I was cutting and pasting a post about Sunday night’s episode of Call the Midwife, which was about cystic fibrosis, when a news release came in that brought me to tears.
Kevin Eggan and co-workers at the Harvard Stem Cell Institute have discovered that the seizure drug Potiga (retigabine), FDA-approved in 2010, apparently tempers the hyperexcitability of neurons derived from induced pluripotent stem (iPS) cells made from patients who have amyotrophic lateral sclerosis (ALS).
Of course clinical trials are necessary to test the drug on patients, not just their derived cells. And because this blog investigates perspectives beyond the headlines, I’ll leave it to others to explain the exciting science. Instead, this post is a tribute to all researchers who work on neurological diseases, from Glenn Nichols. He died of ALS several years ago.
Glenn was my favorite hospice patient. I was paired with him as a volunteer because he was an English teacher who wanted to write his memoir, before ALS took away his speech.
When I met Glenn, he wasn’t expected to live more than 6 months, but he survived for 14. I like to think that his writing kept him going. During that time, I’d type away as Glenn’s life story poured out. We grew close, and at times I feared he was going to ask me to help him end things. He never did.
So we wrote his memoir. Then we spent three weeks discussing the end of life. He was ready. But then we both noticed that he was still very much alive, still able to talk, still able to eat – even peanut butter! So he asked me a favor – he’d always wanted to write a novel. And so we did. It was the quintessential midlife-male fantasy: Glenn was a member of the Allman Brothers, riding a motorcycle with his wife on the back, her long black hair flying behind her like a flag.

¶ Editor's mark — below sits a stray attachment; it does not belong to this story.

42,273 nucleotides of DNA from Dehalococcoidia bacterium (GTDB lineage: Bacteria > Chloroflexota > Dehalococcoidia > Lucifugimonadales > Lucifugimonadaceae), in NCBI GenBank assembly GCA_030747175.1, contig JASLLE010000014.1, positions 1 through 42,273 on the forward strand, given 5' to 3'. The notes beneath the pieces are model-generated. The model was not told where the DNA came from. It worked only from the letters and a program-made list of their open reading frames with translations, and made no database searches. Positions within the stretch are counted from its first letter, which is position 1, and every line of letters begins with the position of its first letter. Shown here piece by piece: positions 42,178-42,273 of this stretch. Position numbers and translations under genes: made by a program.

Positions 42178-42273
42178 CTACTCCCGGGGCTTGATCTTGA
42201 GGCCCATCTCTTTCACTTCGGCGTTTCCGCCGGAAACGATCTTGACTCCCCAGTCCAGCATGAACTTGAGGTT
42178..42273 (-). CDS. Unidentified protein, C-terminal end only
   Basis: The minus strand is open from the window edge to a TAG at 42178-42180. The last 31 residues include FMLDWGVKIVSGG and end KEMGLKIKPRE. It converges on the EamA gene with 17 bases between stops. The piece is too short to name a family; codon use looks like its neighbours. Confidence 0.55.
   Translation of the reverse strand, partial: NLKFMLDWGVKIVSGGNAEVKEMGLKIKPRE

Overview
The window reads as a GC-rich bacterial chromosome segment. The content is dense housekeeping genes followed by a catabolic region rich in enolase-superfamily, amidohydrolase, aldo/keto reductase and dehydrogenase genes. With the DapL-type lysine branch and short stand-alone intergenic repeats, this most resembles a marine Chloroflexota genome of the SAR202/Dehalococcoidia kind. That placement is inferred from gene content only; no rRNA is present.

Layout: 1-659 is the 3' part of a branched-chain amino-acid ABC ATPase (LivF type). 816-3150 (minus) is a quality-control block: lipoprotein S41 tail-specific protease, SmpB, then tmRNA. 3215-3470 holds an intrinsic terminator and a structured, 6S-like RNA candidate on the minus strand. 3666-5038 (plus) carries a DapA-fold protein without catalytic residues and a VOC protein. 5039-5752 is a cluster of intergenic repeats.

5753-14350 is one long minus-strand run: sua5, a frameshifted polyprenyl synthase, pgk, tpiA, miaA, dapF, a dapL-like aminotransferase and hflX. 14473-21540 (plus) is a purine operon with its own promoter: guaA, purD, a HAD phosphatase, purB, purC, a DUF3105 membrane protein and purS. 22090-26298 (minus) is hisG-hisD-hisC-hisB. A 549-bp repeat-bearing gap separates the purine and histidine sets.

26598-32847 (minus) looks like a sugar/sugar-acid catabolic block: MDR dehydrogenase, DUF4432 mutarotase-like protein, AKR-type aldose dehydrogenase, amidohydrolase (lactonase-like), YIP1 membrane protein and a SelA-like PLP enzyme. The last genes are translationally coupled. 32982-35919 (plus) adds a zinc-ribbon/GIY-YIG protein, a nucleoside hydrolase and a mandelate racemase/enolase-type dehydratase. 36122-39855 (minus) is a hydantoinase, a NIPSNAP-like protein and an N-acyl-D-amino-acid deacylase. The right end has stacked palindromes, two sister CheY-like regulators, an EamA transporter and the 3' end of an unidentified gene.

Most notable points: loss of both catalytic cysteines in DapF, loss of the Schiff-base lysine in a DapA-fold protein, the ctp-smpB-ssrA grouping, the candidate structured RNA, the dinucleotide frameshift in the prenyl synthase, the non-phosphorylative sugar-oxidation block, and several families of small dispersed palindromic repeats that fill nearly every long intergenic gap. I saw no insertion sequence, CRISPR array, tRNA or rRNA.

I learned after Glenn passed away that she absolutely hated the book. But at the funeral there was her photo, in her twenties, riding in a convertible with her dark mane behind her like the tail of a comet.
One of Glenn’s wishes was to be published. I knew the editor of our local newspaper, and so I edited some of Glenn’s memoir, and one Sunday, there it was on the front page. So I am typing it in here, so Glenn can live on. I know that the repurposed seizure drug is a very early-stage discovery, but after so many disappointments in treating this terrible disease, now there is hope.